Animal welfareILVO animal welfare researchers develop and validate indicators and practical measurement procedures to determine general and specific welfare problems. The effect of nutrition, management, housing environment and equipment on the behaviour and welfare of farm animals is studied. Remedial measures are developed and tested. ILVO also proposes integrated welfare indices.

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Farm Buildings and Equipment

Farm buildings and equipmentILVO develops new stall concepts and technologies adapted to the needs of the animal and the farmer. The most important research topics are agricultural architecture and integration, ventilation and air treatments, low-emission systems, energy-saving techniques, and techniques for recuperating energy.

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cowILVO researches how production processes in animal husbandry can be optimised through new labour methodologies, techniques and automation. We do this to save labour, achieve better zootechnical results, healthier animals and higher quality of the end-products (meat, milk, eggs).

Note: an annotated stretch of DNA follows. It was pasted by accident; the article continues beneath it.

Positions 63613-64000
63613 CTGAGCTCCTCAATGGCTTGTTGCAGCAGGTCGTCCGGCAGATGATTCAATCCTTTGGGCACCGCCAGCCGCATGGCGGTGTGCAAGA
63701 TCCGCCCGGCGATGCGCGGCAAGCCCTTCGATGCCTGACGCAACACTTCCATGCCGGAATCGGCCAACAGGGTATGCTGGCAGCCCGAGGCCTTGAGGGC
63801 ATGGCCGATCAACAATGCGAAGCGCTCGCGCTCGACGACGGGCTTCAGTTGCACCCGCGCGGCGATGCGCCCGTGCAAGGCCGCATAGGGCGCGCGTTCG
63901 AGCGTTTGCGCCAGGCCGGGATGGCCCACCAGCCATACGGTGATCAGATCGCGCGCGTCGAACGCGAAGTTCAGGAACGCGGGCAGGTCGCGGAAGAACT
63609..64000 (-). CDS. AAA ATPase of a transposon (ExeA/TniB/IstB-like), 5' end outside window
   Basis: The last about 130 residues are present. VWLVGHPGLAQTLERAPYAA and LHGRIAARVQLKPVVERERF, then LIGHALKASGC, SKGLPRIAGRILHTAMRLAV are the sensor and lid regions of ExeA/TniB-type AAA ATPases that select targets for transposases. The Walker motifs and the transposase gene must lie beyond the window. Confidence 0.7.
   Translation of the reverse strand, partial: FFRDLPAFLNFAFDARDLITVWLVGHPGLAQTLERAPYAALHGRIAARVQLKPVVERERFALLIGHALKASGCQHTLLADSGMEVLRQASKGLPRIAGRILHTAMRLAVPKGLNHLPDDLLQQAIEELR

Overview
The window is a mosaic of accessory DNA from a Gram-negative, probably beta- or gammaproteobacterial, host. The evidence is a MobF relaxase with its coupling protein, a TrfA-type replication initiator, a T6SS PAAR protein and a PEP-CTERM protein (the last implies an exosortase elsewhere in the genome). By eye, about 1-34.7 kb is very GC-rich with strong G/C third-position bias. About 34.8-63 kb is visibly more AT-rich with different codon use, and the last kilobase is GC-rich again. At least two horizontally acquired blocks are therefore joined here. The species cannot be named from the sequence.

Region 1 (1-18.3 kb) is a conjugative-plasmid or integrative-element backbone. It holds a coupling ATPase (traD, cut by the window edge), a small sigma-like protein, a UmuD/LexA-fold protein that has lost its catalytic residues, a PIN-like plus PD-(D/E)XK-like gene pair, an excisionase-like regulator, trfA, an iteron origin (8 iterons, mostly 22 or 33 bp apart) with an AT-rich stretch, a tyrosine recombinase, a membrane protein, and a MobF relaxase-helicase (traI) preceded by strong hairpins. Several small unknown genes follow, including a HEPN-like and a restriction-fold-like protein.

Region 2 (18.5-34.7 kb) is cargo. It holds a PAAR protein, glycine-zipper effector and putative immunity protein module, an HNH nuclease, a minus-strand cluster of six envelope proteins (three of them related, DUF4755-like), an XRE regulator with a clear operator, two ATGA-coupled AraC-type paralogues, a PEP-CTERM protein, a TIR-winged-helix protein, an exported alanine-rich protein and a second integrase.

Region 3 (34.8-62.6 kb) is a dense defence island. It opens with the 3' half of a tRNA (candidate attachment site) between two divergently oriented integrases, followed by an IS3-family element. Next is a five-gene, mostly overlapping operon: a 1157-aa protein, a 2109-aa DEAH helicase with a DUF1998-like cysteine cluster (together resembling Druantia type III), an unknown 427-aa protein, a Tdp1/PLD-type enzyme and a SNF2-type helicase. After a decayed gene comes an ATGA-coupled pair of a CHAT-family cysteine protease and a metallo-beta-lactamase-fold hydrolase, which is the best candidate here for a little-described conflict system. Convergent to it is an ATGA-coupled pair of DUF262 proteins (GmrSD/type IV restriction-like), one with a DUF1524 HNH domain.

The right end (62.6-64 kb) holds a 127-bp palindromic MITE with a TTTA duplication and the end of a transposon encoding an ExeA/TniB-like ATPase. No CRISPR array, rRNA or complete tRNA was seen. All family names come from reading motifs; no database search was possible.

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Detection of zoonotic pathogensZoonoses are pathogens that can be transferred from animals to humans, such as Salmonella, Campylobacter, E. coli O157, MRSA. This contamination can happen via food or contact with animals. In this research, we study the detection of the zoonotic pathogens and their characterization (e.g. population structure, virulence, behavior in the host) on the farm. We also study control techniques during primary production on-farm.

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ILVO researches stress hormones as one way of testing chronic stress in farm animals. To do so, we study glucocorticoids such as cortisol and its metabolites as well as classical, non-specific stress hormones. The main goal of this research is to detect cortisol in various matrices such as hair. This can serve as a bio-marker for chronic stress, mostly in farm animals. Our aim is to develop and validate an analytical method. This research uses mainly chromatographic as well as immunochemical methods.